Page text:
Grazing behavior of rangeland beef cattle differing in biological type

TitleGrazing behavior of rangeland beef cattle differing in biological type
Publication TypeJournal Article
Year of Publication1991
AuthorsFunston R.N., Kress D.D., Havstad K, Doornbos D.E.
JournalJournal of Animal Science
Date Published1991
Keywordsbeef cattle, breeds, grazing behavior, groups, rangelands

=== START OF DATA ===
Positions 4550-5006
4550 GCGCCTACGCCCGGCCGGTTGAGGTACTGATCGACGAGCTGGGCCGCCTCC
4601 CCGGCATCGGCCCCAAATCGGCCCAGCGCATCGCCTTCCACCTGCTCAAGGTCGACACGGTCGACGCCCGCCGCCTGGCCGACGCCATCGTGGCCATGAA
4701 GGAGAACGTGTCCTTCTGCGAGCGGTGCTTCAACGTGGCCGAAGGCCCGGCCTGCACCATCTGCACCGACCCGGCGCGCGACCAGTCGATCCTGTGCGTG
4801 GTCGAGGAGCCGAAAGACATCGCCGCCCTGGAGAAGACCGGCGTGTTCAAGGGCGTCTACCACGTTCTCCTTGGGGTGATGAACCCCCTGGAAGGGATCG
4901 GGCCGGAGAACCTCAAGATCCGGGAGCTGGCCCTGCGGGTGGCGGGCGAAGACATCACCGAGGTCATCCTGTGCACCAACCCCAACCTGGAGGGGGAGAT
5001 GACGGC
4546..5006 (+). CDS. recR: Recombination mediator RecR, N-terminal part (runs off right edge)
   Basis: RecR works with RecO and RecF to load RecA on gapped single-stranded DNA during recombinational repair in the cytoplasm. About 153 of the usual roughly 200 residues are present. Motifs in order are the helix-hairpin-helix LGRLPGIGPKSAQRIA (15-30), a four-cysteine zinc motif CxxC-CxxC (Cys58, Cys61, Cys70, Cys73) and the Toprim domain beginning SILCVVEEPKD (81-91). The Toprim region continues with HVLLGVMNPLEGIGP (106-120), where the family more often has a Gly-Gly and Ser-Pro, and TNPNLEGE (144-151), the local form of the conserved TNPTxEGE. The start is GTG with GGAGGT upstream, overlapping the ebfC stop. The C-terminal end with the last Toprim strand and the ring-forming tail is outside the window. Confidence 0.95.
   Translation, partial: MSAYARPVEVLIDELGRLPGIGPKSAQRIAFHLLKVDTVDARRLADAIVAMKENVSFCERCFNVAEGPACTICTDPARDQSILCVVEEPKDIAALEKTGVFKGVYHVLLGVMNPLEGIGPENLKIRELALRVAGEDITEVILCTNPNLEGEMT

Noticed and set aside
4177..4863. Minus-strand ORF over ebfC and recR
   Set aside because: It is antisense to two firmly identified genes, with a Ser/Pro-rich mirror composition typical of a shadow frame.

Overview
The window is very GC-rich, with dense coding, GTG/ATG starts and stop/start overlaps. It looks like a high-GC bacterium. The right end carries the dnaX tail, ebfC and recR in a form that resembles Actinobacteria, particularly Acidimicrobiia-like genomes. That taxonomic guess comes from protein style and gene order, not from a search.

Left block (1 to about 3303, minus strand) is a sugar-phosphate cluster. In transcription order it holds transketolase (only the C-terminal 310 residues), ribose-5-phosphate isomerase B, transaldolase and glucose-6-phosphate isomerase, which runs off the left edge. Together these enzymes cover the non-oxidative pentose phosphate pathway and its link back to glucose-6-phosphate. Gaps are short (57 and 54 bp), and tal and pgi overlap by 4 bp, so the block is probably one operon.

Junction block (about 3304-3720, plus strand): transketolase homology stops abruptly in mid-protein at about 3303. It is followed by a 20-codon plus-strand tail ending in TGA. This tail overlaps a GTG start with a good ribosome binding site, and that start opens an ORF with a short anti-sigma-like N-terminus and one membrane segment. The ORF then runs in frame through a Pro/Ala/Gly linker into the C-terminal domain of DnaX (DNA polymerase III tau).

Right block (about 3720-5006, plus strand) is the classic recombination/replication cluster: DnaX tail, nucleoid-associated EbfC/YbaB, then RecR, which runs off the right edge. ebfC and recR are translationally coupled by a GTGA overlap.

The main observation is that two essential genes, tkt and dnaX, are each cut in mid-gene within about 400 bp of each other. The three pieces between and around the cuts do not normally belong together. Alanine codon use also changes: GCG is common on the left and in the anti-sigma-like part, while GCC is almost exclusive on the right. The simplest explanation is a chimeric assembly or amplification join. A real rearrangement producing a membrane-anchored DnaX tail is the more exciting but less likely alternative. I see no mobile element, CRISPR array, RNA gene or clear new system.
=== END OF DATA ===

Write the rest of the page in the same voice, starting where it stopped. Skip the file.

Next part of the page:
Grazing behavior exhibited by different biological types (breed groups) of lactating beef cows was evaluated during the summers of 1985 (Trial 1) and 1986 (Trial 2). Animals grazed native Montana foothill grassland. In Trial 1, breed groups consisted of Hereford (BM, 50% Angus-50% Hereford (AH), 50% Simmental-50% Hereford (SH), and 75% Simmental-25% Hereford (3S1H) with six cows per breed group. Daily grazing hours were 11.8 ± .2, 12.3 ± .2, 11.6 ± .2, and 11.6 ± .5 h/d for HH, AH, SH, and 3S1H, respectively. There was a tendency for AH cows to graze longer than HH and SH cows (P = .10). Bite rates were 52.7 ± 1.5, 56.2 ± 1.5, 53.2 ± 1.4, and 59.0 ± 1.6 bites/min for HH, AH, SH, and 3S1H, respectively. The AH and 3S1H cows had higher bite rates (P < .05) than the HH and SH cows. Means for distance traveled were 3.1 ± .2, 3.4 ± .2, 4.0 ± .2, and 2.8 ± .2 km/d for HH, AH, SH and 3S1H, respectively. The SH cows tended to travel farther (P < .10) than cows of other breed groups. The AH traveled farther than the 3S1H but did not differ from the HH. In Trial 2, breed groups were Hereford (HH), Tarentaise-Hereford (TH), Tarentaise-Simmental-Hereford (T(SH)), and Charolais-Simmental-Hereford(C(SH)); each group included six lactating cows. Means for bite rate were 56.9 ± 1.1, 58.7 ± 1.1, 60.9 ± 1.0, and 59.0 ± 1.1 bites/min for HH, TH, T(SH), and C(SH), respectively. The T(SH) cows had a higher bite rate than the RH cows (P < .10), but bite rates did not differ between T(SH) and TH or C(SH) cows. Breed group means were not different (P > .10) for grazing time and distance traveled. Thus, bite rate was the only behavioral expression that was consistently different among breed groups and may be a response that allows different biological types to achieve different levels of intake.